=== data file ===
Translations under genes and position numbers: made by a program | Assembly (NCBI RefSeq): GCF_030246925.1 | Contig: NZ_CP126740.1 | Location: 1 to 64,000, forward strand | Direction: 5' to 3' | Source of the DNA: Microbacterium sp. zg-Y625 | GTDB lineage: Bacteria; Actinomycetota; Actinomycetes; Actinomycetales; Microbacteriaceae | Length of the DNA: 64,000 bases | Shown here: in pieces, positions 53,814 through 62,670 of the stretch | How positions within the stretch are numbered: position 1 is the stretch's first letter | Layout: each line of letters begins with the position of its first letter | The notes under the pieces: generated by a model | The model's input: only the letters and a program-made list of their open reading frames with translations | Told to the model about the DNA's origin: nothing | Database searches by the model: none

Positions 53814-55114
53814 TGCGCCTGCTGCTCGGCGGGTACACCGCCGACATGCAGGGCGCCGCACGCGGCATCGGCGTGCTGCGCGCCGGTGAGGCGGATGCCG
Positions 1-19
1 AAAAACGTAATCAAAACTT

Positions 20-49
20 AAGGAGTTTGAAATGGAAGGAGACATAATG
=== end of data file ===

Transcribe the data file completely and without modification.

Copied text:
Translations under genes and position numbers: made by a program | Assembly (NCBI RefSeq): GCF_030246925.1 | Contig: NZ_CP126740.1 | Location: 1 to 64,000, forward strand | Direction: 5' to 3' | Source of the DNA: Microbacterium sp. zg-Y625 | GTDB lineage: Bacteria; Actinomycetota; Actinomycetes; Actinomycetales; Microbacteriaceae | Length of the DNA: 64,000 bases | Shown here: in pieces, positions 53,814 through 62,670 of the stretch | How positions within the stretch are numbered: position 1 is the stretch's first letter | Layout: each line of letters begins with the position of its first letter | The notes under the pieces: generated by a model | The model's input: only the letters and a program-made list of their open reading frames with translations | Told to the model about the DNA's origin: nothing | Database searches by the model: none

Positions 53814-55114
53814 TGCGCCTGCTGCTCGGCGGGTACACCGCCGACATGCAGGGCGCCGCACGCGGCATCGGCGTGCTGCGCGCCGGTGAGGCGGATGCCG
Positions 1-19
1 AAAAACGTAATCAAAACTT

Positions 20-49
20 AAGGAGTTTGAAATGGAAGGAGACATAATG